Campaigners fighting for a fairer pensions deal for former mineworkers in Mansfield and Ashfield meet business Minister ahead of formal Government response

Campaigners calling for a fairer pensions deal for former mineworkers in Mansfield and Ashfield have met with a senior politician after a Parliamentary inquiry ruled the fund had been plundered by successive governments.

Tuesday, 22nd June 2021, 5:11 pm

Campaigners say thousands of miners from around Nottinghamshire have been left massively out of pocket from the ‘take it or leave it’ deal – with the Government having already pocketed £4.4bn.

It was due to take a further £1.9bn if the matter had not been addressed but the report from the Business, Energy and Industrial Strategy Committee published earlier this year called on the Government to end the ‘historic outrage’ by handing over an initial £1.2bn to former mineworkers.

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Former Mansfield and Ashfield mineworkers campaigning outside Downing Street

In real terms, many miners receive an average of £65 per week in pension, plus a £19 per week bonus, although 25 per cent are paid £30 per week – and 10 per cent of former mineworkers are paid as little as £18 per week, many having paid into the pension pot for years.

In March, trustees of the Mineworkers Pension Scheme gave evidence to the inquiry along with Minister of State for Business, Energy and Clean Growth Anne-Marie Trevelyan MP, who invited them for talks - but stuck to her guns, saying that the 50/50 split would need to remain.

Committee Chairman Darren Jones MP said that any future talks would be facilitated by the Government, which campaigners said would prevent ministers from ‘kicking the issue into the long grass’.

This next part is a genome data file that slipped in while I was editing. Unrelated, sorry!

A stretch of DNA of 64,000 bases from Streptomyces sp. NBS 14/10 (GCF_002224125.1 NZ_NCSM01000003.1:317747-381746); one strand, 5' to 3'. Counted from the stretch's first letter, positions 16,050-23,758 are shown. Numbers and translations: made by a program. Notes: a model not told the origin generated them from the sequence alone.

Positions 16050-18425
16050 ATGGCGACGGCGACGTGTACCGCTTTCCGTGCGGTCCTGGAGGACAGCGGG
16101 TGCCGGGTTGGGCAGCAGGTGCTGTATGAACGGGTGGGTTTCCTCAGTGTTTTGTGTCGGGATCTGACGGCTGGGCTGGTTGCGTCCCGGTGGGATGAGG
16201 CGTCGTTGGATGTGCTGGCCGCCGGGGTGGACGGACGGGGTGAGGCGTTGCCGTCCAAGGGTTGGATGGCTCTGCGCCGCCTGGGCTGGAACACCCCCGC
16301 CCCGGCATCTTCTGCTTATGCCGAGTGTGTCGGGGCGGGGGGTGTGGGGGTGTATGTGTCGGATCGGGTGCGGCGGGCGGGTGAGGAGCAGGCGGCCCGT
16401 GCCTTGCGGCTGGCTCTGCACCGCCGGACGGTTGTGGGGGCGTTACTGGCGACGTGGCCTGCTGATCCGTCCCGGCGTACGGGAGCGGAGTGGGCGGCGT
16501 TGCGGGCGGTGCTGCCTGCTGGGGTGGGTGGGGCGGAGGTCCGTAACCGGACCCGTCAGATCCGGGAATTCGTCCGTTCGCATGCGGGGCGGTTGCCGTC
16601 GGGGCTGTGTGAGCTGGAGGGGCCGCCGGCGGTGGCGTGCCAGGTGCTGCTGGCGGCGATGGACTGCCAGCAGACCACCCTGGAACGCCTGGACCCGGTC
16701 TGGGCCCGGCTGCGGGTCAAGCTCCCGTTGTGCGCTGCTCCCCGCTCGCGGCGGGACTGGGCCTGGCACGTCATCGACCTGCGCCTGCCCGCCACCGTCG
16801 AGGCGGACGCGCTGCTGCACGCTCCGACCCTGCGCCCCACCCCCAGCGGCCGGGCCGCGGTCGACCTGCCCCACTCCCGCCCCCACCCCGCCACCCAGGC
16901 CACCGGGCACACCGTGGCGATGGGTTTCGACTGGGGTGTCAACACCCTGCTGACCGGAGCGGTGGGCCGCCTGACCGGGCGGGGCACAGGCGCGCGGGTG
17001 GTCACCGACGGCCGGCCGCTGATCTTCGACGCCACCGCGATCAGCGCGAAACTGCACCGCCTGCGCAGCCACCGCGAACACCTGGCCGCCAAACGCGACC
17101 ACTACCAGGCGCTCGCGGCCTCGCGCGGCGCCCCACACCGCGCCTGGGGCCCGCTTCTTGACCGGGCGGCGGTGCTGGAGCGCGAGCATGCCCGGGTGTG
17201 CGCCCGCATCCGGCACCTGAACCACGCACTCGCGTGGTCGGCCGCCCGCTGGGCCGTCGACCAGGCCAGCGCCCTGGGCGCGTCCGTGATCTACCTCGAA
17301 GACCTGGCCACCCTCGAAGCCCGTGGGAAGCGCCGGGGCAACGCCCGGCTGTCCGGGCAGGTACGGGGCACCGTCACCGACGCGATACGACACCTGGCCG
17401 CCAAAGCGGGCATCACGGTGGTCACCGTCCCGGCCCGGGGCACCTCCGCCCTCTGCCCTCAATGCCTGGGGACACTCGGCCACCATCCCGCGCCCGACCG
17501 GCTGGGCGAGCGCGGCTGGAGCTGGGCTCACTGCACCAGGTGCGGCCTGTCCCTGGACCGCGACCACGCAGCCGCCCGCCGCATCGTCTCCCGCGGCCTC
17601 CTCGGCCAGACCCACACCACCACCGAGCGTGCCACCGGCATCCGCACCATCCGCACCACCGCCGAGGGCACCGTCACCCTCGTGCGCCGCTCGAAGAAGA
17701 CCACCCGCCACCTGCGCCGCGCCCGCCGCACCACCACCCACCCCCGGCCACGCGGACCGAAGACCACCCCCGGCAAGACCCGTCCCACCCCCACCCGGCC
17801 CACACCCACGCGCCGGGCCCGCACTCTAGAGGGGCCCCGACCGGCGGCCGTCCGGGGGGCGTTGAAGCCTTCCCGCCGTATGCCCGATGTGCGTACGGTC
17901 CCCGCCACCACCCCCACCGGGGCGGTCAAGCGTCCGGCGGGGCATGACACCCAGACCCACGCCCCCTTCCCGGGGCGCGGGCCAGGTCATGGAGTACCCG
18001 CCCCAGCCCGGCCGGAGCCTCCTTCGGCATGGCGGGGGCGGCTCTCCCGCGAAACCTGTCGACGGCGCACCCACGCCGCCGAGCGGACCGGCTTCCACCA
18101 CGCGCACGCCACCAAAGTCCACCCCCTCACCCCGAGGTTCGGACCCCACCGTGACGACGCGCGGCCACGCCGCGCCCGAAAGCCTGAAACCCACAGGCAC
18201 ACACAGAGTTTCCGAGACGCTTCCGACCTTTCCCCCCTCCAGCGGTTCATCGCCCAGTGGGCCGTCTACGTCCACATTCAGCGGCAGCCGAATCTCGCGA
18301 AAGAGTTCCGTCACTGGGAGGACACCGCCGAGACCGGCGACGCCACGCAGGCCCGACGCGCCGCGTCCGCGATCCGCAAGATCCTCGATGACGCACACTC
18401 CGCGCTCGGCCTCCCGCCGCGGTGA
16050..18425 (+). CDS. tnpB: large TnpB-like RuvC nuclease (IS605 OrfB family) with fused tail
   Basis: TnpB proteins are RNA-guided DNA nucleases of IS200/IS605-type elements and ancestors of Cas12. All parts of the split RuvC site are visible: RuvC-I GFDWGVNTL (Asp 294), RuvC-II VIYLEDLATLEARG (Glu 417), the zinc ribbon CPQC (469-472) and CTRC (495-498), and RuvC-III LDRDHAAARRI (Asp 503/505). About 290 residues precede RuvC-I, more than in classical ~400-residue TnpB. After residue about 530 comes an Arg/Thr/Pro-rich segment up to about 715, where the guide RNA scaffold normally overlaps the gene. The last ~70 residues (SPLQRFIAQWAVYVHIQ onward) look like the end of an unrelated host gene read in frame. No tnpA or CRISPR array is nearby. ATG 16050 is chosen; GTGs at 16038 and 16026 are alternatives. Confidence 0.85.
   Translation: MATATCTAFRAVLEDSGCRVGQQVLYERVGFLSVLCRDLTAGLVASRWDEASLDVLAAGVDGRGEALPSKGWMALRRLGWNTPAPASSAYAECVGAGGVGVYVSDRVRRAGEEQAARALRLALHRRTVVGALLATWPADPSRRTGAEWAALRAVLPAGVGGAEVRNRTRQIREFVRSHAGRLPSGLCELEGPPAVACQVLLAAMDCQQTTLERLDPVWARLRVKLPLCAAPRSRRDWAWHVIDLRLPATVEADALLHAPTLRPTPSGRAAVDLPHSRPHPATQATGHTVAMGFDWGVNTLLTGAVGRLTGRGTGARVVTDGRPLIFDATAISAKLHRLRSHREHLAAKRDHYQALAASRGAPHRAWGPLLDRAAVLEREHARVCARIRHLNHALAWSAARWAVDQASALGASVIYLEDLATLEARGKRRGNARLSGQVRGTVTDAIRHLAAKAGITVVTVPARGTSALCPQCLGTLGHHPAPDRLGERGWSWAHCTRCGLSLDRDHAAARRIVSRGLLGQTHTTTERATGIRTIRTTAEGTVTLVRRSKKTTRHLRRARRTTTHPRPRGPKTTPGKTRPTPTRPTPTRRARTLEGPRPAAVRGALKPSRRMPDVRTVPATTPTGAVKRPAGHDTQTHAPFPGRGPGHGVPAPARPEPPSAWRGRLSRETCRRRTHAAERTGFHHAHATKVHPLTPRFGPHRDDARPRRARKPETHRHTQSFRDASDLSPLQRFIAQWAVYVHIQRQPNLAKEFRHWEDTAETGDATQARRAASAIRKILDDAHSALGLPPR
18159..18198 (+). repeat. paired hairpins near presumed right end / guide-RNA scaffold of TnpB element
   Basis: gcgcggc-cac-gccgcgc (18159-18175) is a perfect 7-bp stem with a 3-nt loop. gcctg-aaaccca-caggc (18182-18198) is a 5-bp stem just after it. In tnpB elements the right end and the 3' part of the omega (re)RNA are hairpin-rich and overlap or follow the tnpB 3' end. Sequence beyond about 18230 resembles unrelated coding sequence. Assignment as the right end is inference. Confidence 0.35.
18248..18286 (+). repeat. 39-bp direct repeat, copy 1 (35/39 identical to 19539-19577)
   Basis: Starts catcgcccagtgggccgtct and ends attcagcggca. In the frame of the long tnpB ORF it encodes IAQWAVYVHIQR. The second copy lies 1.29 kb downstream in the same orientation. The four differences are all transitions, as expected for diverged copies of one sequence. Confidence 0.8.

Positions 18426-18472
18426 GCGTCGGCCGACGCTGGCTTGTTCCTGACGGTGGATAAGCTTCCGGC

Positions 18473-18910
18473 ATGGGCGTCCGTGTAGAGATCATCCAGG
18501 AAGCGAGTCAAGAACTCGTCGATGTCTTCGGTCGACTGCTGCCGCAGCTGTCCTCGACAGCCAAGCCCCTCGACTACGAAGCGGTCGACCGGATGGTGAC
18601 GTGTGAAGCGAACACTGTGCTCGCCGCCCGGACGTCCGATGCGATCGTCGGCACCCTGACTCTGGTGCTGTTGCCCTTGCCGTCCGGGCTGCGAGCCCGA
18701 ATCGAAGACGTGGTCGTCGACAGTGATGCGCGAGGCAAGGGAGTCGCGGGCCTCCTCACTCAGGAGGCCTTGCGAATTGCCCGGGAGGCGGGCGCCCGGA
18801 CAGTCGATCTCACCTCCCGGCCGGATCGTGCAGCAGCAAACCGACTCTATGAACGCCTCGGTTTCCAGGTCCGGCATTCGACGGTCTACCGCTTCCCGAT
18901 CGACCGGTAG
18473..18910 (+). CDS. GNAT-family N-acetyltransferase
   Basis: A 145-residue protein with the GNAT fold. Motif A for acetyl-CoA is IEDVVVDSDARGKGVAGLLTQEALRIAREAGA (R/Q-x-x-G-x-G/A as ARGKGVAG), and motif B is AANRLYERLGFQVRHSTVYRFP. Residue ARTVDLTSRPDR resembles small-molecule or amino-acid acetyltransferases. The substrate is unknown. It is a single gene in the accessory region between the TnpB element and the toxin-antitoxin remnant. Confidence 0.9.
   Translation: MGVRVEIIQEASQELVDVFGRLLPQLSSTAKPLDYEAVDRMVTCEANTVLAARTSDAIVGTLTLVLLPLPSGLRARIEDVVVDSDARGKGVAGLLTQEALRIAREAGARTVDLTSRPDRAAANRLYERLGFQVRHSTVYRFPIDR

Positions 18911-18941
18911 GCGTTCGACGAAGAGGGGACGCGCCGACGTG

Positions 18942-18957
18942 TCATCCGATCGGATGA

The meeting finally took place on Monday, June 21, between trustees and the Minister – ahead of the Government making a formal response to the report by June 29.

A statement issued on behalf of the trustees said: “At the meeting the trustees made it clear that they supported the select committee’s findings and recommendations, and now look forward to seeing the Government’s response to the report.”

In its report, the committee formally ruled that the Government should review the surplus sharing arrangements in the Mineworkers’ Pension Scheme to ensure they are fair and deliver a better outcome for pensioners.

The Government should also relinquish its entitlement to the Investment Reserve, and transfer the £1.2bn fund to miners, to provide an immediate cash uplift to former miners, the report states.

The report found that, given the strong financial performance of the Mineworkers’ Pension Scheme, and the ‘vast sums which have been paid to the Government, it was ‘unconscionable’ that many of the scheme's beneficiaries are struggling to make ends meet.

In terms of the 50/50 split, It noted that ‘allowing the arrangement to continue would appear antithetical to the Government's stated aim of redressing socio-economic inequality and 'levelling up left-behind communities’.

Commenting on the meeting, Mick Newton, who had campaigned for a fairer deal for former mineworkers in Nottinghamshire and elsewhere in the East Midlands, said: “The inquiry ruled heavily in the favour of our pensioners and made significant conclusions.

“Time is not on our side, as we sadly lose hundreds of our members every passing week, a great many to respiratory and other mining-related health issues.

“We therefore hope the Minister's response will recognise all the findings and recommendations of the enquiry, so we can progress to a speedy conclusion.

“Our communities watch and wait.”

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